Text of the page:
but if you buy 8-10 magazines for your gun, isn’t a Glock worth the investment?
    I mean a Glock is considerably more expensive, but the magazines are around $15,
    and you can choose from factory, Magpul, ETS, SGM…
    If you buy more than 6 mags for your guns, the more expensive metal mags of the TP9 will cost enough to reach the price of buying a Glock in the first place.
    Or am I missing something with this value thing?
    My question is serious, no cynicism.
    With the price of the metal mags, is this gun really that much cheaper than a Glock?

    • Hensley Beuron Garlington

      Glock mags are metal, too. They are just sheathed in polymer.

      • BobinMI

        which is why he explicitly reffered to the Magpul, ETS, and SGM mags that are made from only polymer and cost around 15 bucks….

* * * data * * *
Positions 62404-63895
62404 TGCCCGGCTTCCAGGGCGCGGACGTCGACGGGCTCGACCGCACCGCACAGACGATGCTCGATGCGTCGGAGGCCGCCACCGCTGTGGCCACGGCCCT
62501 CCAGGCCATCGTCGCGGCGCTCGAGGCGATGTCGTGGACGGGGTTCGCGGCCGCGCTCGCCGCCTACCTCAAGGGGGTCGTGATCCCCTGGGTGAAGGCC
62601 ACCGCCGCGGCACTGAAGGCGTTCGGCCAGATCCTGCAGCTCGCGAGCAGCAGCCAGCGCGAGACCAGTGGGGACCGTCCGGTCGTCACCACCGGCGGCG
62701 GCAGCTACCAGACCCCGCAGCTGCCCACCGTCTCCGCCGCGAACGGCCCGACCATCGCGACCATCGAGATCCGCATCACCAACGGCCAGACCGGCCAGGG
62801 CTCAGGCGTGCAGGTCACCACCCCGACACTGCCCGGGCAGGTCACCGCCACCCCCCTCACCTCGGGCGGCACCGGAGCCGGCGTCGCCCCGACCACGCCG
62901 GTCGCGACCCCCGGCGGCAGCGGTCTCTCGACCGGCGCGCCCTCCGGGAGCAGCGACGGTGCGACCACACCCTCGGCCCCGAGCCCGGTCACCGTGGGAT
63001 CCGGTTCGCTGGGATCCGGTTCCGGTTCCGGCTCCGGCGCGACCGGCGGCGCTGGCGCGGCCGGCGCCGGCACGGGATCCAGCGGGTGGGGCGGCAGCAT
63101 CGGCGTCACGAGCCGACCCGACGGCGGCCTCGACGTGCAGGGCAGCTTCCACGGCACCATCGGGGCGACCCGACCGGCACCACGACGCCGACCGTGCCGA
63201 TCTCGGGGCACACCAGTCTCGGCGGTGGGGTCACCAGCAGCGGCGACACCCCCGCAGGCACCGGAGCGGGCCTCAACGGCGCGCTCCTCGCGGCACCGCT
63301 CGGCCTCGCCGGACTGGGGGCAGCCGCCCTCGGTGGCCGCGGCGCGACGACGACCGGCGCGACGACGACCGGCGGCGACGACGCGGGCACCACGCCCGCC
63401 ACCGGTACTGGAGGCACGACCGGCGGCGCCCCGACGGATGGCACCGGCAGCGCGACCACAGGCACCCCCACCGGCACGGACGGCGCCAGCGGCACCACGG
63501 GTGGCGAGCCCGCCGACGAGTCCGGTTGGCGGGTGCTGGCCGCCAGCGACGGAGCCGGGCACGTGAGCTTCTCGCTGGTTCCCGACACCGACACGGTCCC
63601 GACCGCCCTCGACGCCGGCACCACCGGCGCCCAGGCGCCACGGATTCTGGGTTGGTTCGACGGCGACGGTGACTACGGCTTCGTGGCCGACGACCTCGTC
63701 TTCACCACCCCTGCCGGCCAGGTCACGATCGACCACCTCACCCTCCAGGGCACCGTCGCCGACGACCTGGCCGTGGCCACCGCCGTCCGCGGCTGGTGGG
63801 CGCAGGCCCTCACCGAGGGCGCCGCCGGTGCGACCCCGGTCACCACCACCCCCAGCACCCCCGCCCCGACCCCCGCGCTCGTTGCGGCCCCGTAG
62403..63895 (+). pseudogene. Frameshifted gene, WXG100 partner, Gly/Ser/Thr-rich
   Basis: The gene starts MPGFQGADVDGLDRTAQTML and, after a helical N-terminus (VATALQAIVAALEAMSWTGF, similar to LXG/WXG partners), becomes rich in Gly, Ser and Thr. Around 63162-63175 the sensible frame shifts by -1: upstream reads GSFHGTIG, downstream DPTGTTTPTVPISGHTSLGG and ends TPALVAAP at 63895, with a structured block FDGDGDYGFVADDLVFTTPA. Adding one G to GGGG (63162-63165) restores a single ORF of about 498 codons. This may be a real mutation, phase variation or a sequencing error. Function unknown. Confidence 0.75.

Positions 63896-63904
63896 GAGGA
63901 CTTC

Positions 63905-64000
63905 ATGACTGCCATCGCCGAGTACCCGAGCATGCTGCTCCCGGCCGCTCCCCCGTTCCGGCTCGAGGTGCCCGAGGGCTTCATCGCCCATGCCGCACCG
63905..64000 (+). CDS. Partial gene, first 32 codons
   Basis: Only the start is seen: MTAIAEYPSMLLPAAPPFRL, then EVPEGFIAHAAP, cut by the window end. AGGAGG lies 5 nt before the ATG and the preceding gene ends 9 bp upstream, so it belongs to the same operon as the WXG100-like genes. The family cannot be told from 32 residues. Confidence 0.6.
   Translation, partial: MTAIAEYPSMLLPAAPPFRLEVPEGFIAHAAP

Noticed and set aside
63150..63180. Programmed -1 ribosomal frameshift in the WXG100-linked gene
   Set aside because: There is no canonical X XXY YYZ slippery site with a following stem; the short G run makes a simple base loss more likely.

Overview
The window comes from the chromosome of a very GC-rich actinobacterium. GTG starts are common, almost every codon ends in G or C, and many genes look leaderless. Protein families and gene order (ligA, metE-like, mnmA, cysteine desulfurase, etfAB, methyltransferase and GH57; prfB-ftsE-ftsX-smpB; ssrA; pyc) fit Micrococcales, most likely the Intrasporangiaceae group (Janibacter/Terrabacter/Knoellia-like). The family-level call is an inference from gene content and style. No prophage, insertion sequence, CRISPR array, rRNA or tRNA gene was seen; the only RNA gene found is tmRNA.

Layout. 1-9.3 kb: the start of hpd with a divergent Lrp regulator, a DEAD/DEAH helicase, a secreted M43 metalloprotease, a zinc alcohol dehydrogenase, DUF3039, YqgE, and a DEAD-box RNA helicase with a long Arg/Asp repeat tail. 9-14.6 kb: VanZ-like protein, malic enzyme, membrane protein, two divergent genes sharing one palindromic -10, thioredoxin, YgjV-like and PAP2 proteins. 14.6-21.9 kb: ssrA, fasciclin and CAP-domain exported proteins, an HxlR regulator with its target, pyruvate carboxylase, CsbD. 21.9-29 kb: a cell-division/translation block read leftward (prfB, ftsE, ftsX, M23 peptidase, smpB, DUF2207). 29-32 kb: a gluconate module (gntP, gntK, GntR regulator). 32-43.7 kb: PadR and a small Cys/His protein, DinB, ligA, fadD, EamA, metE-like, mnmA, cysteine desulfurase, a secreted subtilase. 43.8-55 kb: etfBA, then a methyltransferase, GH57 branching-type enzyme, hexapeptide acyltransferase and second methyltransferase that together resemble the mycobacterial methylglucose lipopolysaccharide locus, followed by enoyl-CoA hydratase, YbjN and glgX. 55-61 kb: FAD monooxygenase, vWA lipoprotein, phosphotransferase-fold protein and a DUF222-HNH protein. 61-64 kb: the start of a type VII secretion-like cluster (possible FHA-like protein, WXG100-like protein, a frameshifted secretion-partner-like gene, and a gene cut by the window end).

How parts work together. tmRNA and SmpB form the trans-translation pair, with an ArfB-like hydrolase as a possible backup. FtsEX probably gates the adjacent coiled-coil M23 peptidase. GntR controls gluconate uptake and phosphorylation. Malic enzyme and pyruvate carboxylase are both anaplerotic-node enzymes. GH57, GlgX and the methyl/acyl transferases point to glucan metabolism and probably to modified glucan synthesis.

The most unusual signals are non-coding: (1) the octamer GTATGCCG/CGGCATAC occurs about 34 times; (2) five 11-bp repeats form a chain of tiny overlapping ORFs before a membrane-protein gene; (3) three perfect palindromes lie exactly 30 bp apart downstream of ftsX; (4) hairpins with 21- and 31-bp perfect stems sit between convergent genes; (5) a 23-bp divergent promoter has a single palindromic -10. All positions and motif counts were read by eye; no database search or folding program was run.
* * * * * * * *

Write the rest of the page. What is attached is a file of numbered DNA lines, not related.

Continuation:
• Hensley Beuron Garlington

          Well, maybe, but he mentioned, “factory, Magpul, ETS, SGM”, not just the last three…

    • lecutis

      Mags are $23,99 each all day long. 30 rounders are $29.99. I have not seen Glock mags for $15 (pmags yes). This gun shoots better than a vp9 and mags ar half the price. Cheaper mags than m&p. I own this pistol and have over 2000 rounds down the barrel. Not a problem or concern. As far as accuracy, I am shooting steels out to 28 yards (12 inch ) consistantly. This is by far the sleeper gun of 2016.

  • olivehead

    I’m sure this is a fine pistol, but I just can’t get excited about anything not from one of the “majors.” I wouldn’t say I’m a snob; it’s just that Glock, M&P, and FN pretty much offer anything you could want in a polymer striker pistol. Oh throw in Walther and HK for good measure. Best value on the market right now: FNS9 or 40, depending on your tastes. Easily obtainable for under $500 with 3 mags to boot.